It is shortly before ten when I arrive at The Good Shepherd Church Hall in Mile Oak, the bell of the adjacent church is ringing, and a few churchgoers are still finding their way to the service. It is quite cool, the air fresh, and the door to the community centre is still closed, but not for long anymore. Today, the opening of the city’s fourth BrightStore will take place, which will be a community-run social grocery shop that gives people access to affordable food.
Rachel, who is one of the people who set up the BrightStore during the pandemic, arrives with a friendly smile on her face. She is excited and confident for today. Her only concern is that people might not know about the opening day. This worry is later to prove unfounded. More volunteers arrive, some being already familiar with the BrightStore concept, others not yet. After the first team meeting, the first preparations are made: we set up tables, decorate them with colourful tablecloths and make sure everything is covid-safe with a one-way system. And then it is already time to sort the food that is to end up in the bags of the first community members today.
Most of the food, which is high-quality surplus food, is ordered from Fare Share and the Brighton Food Factory. Those who shop here therefore also save food that could have ended up in the bin. Rachel tells me: “I try to buy seasonal and local products. The bread is fresh and high quality from surplus donated by The Flour Pot Bakery” Even the eggs come from free-range hens in the region and may have been laid the same day or the day before. It could hardly be fresher.
At one o’clock the time has come. With the sun coming out of the clouds, the first community members arrive and are welcomed by the volunteers. As the concept of the affordable food shop is still a fairly new one, most of the people turning up have some questions about the project. The volunteers explain that you can register as a member and then for a small membership fee (around £4/6) get access to the fresh, local produce and store cupboard items. Below is a picture of an average shop you could go home with.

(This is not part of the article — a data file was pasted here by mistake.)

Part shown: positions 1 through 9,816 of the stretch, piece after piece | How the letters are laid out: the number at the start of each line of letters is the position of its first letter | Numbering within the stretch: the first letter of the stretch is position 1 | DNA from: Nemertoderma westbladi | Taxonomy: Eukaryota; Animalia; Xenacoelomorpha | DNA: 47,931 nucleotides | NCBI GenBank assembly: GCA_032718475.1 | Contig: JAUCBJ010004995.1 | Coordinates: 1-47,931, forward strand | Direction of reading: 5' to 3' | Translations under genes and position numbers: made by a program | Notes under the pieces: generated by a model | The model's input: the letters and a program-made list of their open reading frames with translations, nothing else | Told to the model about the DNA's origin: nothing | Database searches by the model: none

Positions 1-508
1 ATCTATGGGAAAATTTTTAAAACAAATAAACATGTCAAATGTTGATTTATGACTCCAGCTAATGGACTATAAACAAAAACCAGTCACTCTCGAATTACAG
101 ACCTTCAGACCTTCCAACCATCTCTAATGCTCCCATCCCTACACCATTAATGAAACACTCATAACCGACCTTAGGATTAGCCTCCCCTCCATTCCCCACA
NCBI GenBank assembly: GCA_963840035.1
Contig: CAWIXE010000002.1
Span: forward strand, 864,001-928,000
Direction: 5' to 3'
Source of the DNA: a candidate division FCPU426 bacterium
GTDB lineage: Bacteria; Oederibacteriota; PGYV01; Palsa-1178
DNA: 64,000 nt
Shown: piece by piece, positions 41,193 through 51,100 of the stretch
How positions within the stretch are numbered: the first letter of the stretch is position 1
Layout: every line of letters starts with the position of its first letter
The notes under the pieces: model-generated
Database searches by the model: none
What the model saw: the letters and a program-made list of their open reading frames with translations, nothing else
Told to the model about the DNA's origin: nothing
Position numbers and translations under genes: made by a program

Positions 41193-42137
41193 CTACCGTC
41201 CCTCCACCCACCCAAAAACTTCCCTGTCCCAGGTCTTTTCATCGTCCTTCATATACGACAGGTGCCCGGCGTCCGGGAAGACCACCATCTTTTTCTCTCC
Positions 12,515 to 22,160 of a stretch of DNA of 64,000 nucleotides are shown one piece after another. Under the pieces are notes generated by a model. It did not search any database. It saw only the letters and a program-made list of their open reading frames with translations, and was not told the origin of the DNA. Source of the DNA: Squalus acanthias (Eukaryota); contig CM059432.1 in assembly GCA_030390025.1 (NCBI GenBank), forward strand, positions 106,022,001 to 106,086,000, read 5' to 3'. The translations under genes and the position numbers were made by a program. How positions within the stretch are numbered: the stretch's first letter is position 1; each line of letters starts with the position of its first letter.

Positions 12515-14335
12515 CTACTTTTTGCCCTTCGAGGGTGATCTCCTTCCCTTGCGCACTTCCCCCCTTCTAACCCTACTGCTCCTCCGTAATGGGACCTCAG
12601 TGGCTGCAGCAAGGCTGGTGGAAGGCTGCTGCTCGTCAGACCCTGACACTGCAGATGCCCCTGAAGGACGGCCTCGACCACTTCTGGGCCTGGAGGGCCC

However, as a member you don’t have to pay the small membership fee upfront, you just pay it when you come along on a Wednesday. The idea is that the shop is run entirely by BrightStore members for members. At this point, it is important to mention that BrightStore is open for anyone who would like to join, members of the community who have larger budgets are encouraged to pay a little more to help other people with smaller budgets get a share. It is a concept that became possible with the pandemic with people having more time to support each other and focus more on the local life.
One community member I spoke to said about the concept of the shop: “it’s brilliant, I’ve never heard of it before, but you can’t go wrong with it”.
There are community members in the store, most of whom have already signed up for a BrightStore membership. I hear a constant soundscape of people talking, laughing, sounds from the kitchen of people making tea and children playing. It feels like a community; people know each other and take time to chat. There are people of all ages, including families. Especially after the end of school, people with children drop in. You can tell it is a child-friendly space as well where kids get to know each other and play together.
Some people who arrive have previously been to another BrightStore in town and manoeuvre confidentially from one table to another, thankful to now have this community on their doorstep. For others, it is their first time in a BrightStore, so the volunteers help them by explaining how many items from which selection of food they can choose. The selection is large. It ranges from dry goods to canned goods, to drinks, to sanitary items, and the popular fresh fruit and vegetables.
After three hours of a busy (yet child-safe) shop with many positive responses from people, the first BrightStore in Mile Oak closes. Any leftover food is either stored in the community hall or goes to the BrightStore in Hove, which is open the next day, so no food is wasted. Everyone agrees that it was a successful first day at the BrightStore in Mile Oak.
To find out more about BrightStore go to: https://www.brightstore.org
This blog is written by Mara Hasheider doing an internship with Brighton & Hove Food Partnership